Census: Pitkin County has grown 17 percent since ’90
The perception that the population of the Roaring Fork Valley has mushroomed in the past decade was confirmed this week by numbers released by the U.S. Census Bureau.
At least one local town, Basalt, has doubled in size in the past decade, while other population centers have seen remarkable growth.
Pitkin County has grown by more than 17 percent over the past decade, according to newly released U.S. Census figures, and the city of Aspen’s population increased by roughly the same amount.
The county now is home to 14,872 people, the census reports, up from 10,338 in 1980 and 12,661 in 1990. That’s an increase of 17.5 percent over the past 10 years.
Aspen, according to the figures released this week, is up to 5,914 people, from 3,678 in 1980 and 5,049 in 1990. That translates to an increase of roughly 17.1 percent.
Of those total numbers, according to the U.S. Census Web site (which can be reached at factfinder.census.gov), 12,394 are adults, aged 18 years or older.
The numbers in neighboring counties and towns, however, were far more startling than those for Pitkin County.
According to published figures, Garfield County’s population exploded from 29,974 in 1990 to 43,791, an increase of more than 46 percent.
That growth was not reflected in the numbers for Glenwood Springs, the Garfield County seat, however. According to the published numbers, Glenwood grew by just under 18 percent, from 6,561 to 7,736. Over the 20 years from 1980 to 2000, Glenwood grew from 4,637, an increase of just under 67 percent.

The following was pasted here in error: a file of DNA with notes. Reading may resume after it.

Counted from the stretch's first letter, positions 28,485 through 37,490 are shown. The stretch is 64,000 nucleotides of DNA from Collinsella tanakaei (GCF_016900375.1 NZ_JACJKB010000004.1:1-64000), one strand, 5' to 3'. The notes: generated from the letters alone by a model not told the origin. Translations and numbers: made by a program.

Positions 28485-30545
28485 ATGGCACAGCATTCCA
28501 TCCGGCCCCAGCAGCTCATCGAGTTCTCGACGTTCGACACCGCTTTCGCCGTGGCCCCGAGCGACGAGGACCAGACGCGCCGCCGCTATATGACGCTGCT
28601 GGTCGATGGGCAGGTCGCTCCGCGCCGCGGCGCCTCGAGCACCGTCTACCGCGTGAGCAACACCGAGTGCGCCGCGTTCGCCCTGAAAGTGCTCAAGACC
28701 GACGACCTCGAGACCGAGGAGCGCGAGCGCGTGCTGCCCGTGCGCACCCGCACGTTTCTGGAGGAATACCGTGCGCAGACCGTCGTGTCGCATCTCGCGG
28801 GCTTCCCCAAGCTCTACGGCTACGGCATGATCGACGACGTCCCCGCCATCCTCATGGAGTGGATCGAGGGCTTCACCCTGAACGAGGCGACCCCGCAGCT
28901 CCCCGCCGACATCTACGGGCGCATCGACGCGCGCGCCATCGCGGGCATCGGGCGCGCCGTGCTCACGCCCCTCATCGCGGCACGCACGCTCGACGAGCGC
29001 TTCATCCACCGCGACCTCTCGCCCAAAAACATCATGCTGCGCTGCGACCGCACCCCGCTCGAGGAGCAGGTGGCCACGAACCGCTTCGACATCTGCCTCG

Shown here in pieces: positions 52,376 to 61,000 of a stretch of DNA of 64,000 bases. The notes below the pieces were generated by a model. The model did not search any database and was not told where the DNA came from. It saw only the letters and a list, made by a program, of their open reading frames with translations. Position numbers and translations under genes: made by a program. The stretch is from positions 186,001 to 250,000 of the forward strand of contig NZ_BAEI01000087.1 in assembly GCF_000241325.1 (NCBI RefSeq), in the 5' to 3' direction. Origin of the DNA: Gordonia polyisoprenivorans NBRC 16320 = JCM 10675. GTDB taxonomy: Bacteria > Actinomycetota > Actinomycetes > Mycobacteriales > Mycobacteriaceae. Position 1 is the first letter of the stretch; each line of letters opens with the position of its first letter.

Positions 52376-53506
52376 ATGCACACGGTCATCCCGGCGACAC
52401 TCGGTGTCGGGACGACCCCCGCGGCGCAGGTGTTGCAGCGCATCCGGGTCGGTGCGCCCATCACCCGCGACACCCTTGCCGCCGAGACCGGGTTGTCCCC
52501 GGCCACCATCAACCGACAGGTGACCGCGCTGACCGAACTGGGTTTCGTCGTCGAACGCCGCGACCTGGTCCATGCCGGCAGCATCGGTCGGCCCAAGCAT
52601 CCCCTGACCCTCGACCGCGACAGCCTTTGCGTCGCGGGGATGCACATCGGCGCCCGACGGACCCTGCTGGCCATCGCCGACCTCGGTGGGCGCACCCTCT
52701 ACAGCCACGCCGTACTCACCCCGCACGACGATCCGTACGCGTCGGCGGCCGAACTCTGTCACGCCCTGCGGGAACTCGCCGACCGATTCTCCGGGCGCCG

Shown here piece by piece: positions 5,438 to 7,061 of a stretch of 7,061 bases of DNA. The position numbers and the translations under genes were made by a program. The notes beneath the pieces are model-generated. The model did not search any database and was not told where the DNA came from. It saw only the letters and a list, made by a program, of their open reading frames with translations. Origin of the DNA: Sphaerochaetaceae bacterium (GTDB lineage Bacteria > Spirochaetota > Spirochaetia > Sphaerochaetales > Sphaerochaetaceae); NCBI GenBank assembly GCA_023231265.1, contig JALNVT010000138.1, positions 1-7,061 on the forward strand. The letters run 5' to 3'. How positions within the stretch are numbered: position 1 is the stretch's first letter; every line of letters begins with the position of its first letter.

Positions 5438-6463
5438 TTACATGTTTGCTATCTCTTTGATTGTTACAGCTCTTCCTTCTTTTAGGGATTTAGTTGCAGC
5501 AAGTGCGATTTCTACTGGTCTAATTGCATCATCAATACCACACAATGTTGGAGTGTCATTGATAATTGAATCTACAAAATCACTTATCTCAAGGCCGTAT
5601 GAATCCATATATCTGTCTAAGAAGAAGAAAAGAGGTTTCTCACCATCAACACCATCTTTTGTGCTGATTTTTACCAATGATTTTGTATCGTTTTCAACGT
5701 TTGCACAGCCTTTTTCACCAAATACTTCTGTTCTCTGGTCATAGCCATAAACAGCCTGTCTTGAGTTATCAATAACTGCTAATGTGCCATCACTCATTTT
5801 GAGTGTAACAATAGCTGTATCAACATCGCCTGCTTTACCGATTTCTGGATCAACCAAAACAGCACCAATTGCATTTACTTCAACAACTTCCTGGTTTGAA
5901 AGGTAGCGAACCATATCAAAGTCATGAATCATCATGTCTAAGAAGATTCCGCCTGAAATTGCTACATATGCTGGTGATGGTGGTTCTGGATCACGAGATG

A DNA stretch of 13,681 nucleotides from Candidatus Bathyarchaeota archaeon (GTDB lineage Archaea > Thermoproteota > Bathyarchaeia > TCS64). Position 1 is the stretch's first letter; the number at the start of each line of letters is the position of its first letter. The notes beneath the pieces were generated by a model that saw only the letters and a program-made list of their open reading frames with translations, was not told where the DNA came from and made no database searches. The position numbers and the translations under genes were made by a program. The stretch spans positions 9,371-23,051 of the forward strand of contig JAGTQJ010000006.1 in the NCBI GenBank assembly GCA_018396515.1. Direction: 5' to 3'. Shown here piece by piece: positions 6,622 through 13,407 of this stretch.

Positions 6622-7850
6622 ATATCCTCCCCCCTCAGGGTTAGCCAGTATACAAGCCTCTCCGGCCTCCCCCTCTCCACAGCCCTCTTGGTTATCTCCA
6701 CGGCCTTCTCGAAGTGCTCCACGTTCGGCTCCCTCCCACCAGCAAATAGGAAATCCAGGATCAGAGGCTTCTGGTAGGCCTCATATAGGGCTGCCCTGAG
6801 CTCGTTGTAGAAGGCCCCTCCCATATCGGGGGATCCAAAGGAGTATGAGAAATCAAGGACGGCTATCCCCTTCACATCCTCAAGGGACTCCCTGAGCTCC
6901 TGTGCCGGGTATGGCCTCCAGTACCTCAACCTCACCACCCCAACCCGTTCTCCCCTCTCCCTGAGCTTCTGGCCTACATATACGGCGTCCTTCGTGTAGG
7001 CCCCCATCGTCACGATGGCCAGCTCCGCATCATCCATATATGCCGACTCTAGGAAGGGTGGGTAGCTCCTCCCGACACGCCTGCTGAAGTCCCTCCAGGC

But other towns in the county experienced considerable growth.
For example, Carbondale exploded by a margin of 149 percent over a 20-year period, from 2,084 in 1980. The town grew from 3,004 in 1990 to 5,196 in 2000, an increase of 73 percent.
Similarly, Rifle grew from 4,636 to 6,784, an increase of 46 percent. But over 20 years, Rifle jumped from 3,215, an increase of 111 percent.
In the Eagle County portion of the Roaring Fork Valley, the city of Basalt grew from 1,128 in 1990 to 2,681 in the year 2000, a jump of more than 137 percent. No figures were available for the El Jebel area, which is in unincorporated Eagle County.
The census Web site also contains a wide range of other information, such as details of the racial makeup of local populations.
For instance, in Pitkin County, Latino citizens make up roughly 7 percent of the overall population. A little over 90 percent of the population is white, just over 1 percent is Asian, and the remainder is listed either as Native American, African American or as “some other race” or “two or more races.”
In Garfield County, nearly 17 percent of those counted are listed as Latino, about 81 percent of the population is white and other races are each well below 1 percent.
In Colorado as a whole, Latinos make up a little more than 17 percent of the total population of more than 4.3 million, with about 82 percent white, 4 percent black and 2 percent Asian.
Local government officials said they have not seen any official numbers from the U.S. Census Bureau yet and were unable to comment yesterday on the figures.
However, Aspen city manager Steve Barwick noted, “It’s difficult to take these figures completely seriously in the mountain towns.”
He said certain peculiarities of resort economies such as Aspen’s and Pitkin County’s, including the time of year that the census takers are in the valley to conduct the count, and “the difficulty of determining who is a local resident and who is not,” make the numbers suspect.
“I don’t think it’s a direct reflection of economic activity up here, like it would be in a normal town,” he said.
Still, Barwick said, the numbers will be “useful in terms of planning and other things,” as soon as local officials are able to decipher and extrapolate the meanings hidden in the numbers.
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